Discussing the Jay Cutler Turnovers Week 2

After a week 2 comeback victory, praise soon became criticism among fans and critics alike after Jay Cutler led the Chicago Bears to a stunning comeback. The Bears won, all should be good with the world. However, being a Chicago sports fan we have all become too accustomed to late season breakdowns, almost as though the wheels were coming off the proverbial bus. Fans of the White Sox, Cubs, and Bulls are all too familiar with this late season phenomenon. Most Blackhawk fans are still coming to grips with their team's ability to break the mold of the Chicago franchise. So amid the glory of a week 2 victory, the uncertainty of a long season quickly sullies our jubilance.

Can Jay Cutler get us to the next level? Can he limit those turnovers just enough to make the offense shine? Let's take a deeper look at the three turnovers accredited to Jay Cutler this week.

1. Goal line interception in the 2nd quarter

2. Fumble recovery for a Touchdown in the 2nd quarter

3. Harrison Smith's interception in the 4th quarter

No turnover looks good. However, every offensive player that touches the ball will likely commit one over the course of his career. These three turnovers lead to bigger questions that might possibly take those metaphoric wheels off.

Are these turnovers going to be reoccurring problems?

Was the turnover more indicative of a good defensive play or a horrible offensive decision?

What can be done to limit these errors?

The Goalline Interception

How it sets up.



The play looks like a Gruden Favorite "Spider 2 Y Banana" play that was immortalized in his Andrew Luck interview last year. The playcall looks like the following:



The play is is designed to look like a power run. It is set up by the flurry of run plays called by Trestman preceding this play. The playfake should bait the defense and give the Bears a favorable matchup on either Fiametta (43) or Bennett (83), with the primary receiver being Fiametta. Defenses of lesser discipline would have bit, but not Leslie Frazier's group. On this play, the Vikings linebackers were particularly disciplined in not biting on the playfake and covering their man coverage responsibilities.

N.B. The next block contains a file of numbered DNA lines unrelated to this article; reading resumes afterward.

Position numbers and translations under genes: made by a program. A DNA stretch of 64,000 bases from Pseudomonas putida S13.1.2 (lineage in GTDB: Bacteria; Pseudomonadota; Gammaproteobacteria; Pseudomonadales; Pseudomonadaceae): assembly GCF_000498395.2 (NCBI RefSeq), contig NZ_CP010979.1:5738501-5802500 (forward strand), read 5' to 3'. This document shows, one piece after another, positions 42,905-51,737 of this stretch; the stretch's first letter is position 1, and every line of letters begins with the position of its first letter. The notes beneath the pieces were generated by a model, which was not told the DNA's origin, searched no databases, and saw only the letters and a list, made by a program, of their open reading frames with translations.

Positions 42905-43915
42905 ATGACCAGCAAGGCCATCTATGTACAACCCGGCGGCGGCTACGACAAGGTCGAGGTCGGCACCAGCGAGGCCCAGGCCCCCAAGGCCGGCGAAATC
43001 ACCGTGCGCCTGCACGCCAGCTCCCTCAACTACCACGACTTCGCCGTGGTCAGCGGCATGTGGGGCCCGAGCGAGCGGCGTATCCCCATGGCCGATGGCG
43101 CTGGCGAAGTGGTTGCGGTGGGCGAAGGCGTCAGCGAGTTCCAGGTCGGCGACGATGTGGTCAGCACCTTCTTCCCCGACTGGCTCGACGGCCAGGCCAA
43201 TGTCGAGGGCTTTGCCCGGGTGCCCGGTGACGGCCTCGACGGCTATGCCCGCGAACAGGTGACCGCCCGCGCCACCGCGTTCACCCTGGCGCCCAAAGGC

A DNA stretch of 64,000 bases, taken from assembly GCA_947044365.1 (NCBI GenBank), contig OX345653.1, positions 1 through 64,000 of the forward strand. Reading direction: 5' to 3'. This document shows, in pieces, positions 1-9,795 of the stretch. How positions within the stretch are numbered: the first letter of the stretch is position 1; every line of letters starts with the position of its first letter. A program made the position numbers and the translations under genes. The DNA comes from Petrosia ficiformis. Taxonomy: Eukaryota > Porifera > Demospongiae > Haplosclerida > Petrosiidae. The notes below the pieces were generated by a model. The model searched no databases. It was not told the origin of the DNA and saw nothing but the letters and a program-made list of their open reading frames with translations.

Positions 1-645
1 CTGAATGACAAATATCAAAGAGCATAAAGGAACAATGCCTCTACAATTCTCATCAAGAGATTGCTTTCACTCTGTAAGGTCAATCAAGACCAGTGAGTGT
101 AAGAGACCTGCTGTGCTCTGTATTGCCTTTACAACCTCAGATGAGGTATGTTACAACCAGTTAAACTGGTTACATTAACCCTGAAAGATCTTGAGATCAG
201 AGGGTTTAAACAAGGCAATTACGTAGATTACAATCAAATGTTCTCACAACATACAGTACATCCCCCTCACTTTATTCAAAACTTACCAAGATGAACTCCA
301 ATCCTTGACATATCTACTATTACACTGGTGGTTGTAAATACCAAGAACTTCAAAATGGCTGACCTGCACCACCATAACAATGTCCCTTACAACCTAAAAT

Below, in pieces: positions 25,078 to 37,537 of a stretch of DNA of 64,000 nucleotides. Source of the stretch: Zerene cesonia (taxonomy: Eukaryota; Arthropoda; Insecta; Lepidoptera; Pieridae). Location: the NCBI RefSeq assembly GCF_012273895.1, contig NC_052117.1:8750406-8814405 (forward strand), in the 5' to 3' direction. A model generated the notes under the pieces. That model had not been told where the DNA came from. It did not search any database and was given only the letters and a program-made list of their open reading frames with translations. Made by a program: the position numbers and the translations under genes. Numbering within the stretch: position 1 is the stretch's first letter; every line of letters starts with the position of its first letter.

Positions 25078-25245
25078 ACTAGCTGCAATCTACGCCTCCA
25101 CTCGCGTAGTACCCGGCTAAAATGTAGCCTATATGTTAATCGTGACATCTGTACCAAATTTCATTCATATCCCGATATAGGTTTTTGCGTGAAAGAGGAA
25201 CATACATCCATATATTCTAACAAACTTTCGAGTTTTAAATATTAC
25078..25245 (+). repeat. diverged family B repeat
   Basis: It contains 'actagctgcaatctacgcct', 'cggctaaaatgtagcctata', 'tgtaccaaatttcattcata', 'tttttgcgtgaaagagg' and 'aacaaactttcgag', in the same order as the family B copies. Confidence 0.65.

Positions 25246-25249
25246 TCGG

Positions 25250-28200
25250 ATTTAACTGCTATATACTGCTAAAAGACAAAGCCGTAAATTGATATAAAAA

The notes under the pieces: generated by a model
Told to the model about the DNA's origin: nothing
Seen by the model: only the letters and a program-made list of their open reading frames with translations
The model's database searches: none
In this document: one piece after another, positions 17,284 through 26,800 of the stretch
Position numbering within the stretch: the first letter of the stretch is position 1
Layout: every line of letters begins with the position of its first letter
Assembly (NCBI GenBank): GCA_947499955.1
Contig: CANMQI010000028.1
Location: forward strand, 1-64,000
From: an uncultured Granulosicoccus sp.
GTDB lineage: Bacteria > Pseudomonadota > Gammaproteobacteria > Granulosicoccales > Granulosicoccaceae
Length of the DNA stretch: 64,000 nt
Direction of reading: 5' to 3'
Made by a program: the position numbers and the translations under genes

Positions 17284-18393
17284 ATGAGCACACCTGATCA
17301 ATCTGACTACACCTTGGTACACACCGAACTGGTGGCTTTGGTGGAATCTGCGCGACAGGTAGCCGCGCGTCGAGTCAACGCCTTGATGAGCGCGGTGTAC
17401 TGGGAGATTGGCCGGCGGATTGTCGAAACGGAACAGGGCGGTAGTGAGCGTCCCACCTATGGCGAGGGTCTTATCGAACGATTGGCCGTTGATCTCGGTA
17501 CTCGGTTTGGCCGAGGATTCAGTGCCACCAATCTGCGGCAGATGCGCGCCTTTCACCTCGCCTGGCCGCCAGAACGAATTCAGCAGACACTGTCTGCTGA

Marvin Mitchell (55) takes away the first option, Bears FB Fiametta (43), and Chad Greenway takes away Bennett (83) with help from Vikings defender Harrison Smith (22). Steve Maneri sneaks into the endzone uncovered and very possibly wasn't even supposed to be part of the progression of receivers. Jay Cutler realizes he is open, baits Vikings LB Erin Henderson (50) to open his hips towards the sideline and trys to sneak the pass behind Henderson for the touchdown.

Easy touchdown, Jay looks like a hero. Unfortunately, something broke down. Rookie linemen are expected to make mistakes, however this one might have been costly. Kyle Long looks like he blocks the wrong defender (or disengages) and Jordan Mills is left blocking two defenders. Vikings DE Griffin Everson (97) is able to blow by Mills just as Cutler is in his throwing motion and has what was probably the easiest batted ball of his career. Maneri knowing he is outnumbered in the secondary, should have become the defender, but rather he plays for paydirt. All of the sudden, a Bears seemingly effortless touchdown drive becomes a Vikings interception.

is this going to be a reoccuring problem?

Before last Sunday, Jay Cutler's last goal line interception came in 2010. His decision making in the endzone is, surprisingly, very sound. I do not expect this to be an issue, especially considering the scrutiny that Trestman is bound to give this error throughout the week.

Good Defense or Bad Decision?

Minnesota nailed the coverage and Griffen makes a great play on the ball. Jay Cutler probably didn't see the Defensive Lineman ripping through his rookie offensive tackle which would've necessitated him throwing the ball into the stands. Good Defense.

How is this avoided?